This page is where we will assemble the best information about what makes the decreasing number of Americans living in a two-parent household an “asteroid,” and therefore a substantial threat to our future. It will serve as a resource for Asteroid Clubs wishing to present dissolution of the family as a part of their event.
We’d like you to participate in crowd-sourcing the best data, the most compelling reads, and the smartest videos by posting a comment under the relevant section (with source links). We’ll mine the comments and continue to build the case with your help.
At the bottom of the page you’ll find “The Telescope” for the dissolution of the family. It’s where we’ll seek to view the asteroid in more depth, dimension and accuracy – giving good arguments mitigating the threat of the asteroid their due. Telescopes reveal complexity we’re likely to ignore if we’re freaking out about an incoming asteroid.
Here are the most relevant, believable and sourced facts that argue that the decreasing number of Americans living in stable families is, indeed, an incoming asteroid. Please link your fact to its source.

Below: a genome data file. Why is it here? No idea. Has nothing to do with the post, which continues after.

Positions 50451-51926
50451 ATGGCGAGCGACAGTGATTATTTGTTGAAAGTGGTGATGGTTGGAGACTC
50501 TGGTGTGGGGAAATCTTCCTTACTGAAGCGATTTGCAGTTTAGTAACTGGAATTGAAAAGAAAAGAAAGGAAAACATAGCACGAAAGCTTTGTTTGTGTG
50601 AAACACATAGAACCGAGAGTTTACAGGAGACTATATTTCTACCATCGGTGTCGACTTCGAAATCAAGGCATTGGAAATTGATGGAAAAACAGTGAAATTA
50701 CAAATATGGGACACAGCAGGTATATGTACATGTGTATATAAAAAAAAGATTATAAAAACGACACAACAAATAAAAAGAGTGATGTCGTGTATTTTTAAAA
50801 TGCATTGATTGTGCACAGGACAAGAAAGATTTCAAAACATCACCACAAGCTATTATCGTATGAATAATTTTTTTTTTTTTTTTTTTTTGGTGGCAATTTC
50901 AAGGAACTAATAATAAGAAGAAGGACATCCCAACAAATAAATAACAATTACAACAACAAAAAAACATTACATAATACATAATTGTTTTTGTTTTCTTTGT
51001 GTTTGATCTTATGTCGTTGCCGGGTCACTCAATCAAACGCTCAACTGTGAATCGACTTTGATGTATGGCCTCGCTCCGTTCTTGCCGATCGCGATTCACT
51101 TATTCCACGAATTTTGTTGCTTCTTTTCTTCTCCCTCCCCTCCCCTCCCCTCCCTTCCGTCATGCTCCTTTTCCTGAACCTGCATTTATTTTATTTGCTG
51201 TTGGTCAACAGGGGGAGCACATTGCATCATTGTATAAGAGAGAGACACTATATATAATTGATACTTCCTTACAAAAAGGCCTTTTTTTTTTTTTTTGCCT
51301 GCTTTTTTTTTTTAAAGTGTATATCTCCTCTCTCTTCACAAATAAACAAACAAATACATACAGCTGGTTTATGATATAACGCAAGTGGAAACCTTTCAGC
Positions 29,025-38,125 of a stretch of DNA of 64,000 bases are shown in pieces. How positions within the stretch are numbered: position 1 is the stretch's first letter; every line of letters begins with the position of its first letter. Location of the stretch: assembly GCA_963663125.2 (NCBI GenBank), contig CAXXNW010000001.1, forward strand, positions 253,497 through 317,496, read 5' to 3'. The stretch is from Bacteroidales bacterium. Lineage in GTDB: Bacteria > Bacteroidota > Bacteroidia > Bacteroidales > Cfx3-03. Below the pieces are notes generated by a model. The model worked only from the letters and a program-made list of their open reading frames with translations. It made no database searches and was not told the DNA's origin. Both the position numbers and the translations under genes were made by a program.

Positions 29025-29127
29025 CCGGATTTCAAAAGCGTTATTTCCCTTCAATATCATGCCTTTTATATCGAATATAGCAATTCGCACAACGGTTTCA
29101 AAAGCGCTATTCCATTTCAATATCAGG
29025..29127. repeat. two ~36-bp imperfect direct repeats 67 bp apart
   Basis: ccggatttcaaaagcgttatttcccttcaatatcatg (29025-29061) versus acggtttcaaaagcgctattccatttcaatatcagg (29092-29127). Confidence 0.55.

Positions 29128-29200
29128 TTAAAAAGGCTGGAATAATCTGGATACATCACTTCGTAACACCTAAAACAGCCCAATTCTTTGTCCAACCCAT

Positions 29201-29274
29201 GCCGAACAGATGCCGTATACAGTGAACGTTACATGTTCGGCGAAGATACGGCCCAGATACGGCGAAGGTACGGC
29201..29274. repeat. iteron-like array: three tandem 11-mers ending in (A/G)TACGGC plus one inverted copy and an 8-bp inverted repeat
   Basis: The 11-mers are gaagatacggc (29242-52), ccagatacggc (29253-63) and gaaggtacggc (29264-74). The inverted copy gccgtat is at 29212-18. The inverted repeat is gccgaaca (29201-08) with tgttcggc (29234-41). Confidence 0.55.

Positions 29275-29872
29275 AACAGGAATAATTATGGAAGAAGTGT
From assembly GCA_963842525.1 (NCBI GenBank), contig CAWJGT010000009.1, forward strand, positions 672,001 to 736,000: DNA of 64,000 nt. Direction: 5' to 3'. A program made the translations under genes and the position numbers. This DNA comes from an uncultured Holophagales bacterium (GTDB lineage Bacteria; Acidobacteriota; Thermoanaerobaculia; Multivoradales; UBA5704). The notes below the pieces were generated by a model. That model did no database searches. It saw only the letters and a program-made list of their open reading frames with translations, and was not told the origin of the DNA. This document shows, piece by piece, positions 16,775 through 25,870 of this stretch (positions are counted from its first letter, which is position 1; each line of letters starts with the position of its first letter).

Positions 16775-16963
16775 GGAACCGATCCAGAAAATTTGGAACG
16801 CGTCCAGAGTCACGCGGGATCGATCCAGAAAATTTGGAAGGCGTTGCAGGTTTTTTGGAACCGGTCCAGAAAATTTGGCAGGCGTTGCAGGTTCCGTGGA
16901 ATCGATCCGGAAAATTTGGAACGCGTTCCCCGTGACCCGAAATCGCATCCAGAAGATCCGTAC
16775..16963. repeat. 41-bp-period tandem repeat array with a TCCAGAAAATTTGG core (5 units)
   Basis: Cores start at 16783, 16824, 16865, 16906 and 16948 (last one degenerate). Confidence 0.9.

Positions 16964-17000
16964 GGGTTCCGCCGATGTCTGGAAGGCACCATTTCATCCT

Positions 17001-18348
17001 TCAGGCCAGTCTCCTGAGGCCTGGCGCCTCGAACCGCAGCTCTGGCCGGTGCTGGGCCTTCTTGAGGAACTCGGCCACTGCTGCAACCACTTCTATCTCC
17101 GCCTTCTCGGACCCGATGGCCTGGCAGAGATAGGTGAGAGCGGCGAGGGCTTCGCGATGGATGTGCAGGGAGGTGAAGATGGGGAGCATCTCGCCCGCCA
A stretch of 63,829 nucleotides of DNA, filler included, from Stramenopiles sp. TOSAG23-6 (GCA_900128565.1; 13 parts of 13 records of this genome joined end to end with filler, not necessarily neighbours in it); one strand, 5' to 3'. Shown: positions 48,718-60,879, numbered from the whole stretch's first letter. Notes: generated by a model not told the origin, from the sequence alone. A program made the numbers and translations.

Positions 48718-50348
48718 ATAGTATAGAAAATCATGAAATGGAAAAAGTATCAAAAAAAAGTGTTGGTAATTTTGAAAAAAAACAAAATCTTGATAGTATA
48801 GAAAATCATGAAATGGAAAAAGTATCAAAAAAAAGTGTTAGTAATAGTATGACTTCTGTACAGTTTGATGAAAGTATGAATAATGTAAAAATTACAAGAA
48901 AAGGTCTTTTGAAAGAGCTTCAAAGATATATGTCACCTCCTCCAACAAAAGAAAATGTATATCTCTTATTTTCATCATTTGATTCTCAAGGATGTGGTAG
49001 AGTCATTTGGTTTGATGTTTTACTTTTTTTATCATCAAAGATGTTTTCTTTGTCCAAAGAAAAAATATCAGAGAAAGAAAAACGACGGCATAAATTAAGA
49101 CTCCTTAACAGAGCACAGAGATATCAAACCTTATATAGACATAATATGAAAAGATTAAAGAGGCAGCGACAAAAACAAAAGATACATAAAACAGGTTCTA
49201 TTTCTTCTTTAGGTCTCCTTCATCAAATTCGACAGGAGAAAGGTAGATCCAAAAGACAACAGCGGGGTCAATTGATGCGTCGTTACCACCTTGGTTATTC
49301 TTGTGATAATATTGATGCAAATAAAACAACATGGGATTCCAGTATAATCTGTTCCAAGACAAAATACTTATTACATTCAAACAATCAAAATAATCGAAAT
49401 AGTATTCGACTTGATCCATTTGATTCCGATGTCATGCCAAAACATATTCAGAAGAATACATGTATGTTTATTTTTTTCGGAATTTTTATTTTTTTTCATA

Help us add to our library by using the comment thread to suggest quality reading on dissolution of the family. Keep in mind that you are looking for sources that people who don’t believe entitlement spending is a future risk might find convincing in moving them toward seeing the asteroid. Be sure to also assess the credibility of your source through the lens of someone less likely to agree with you (to convince a liberal, you might want to avoid citing Ann Coulter or Fox News). Emotional and intuitive arguments can be very effective, but evaluate them critically first – anything that demonizes or belittles those who don’t think the nuclear family is at risk will only serve to cement their resistance.
“The telescope” is an exercise that allows a closer look at the asteroid. What questions are skeptics asking? Far from being annoyances, their concerns can serve to help us see the asteroid in more depth, dimension and accuracy. Remember that at the same time that people on your side of the aisle are more likely to see your asteroid, they’re also more likely to be blind to some of the critical details about it (read about morality binding us together and blinding us here). If you’re in the business of deflecting asteroids, an unflinching steely-eyed understanding of the asteroid is critical to getting the job done. In contrast, self-delusion very often ends badly.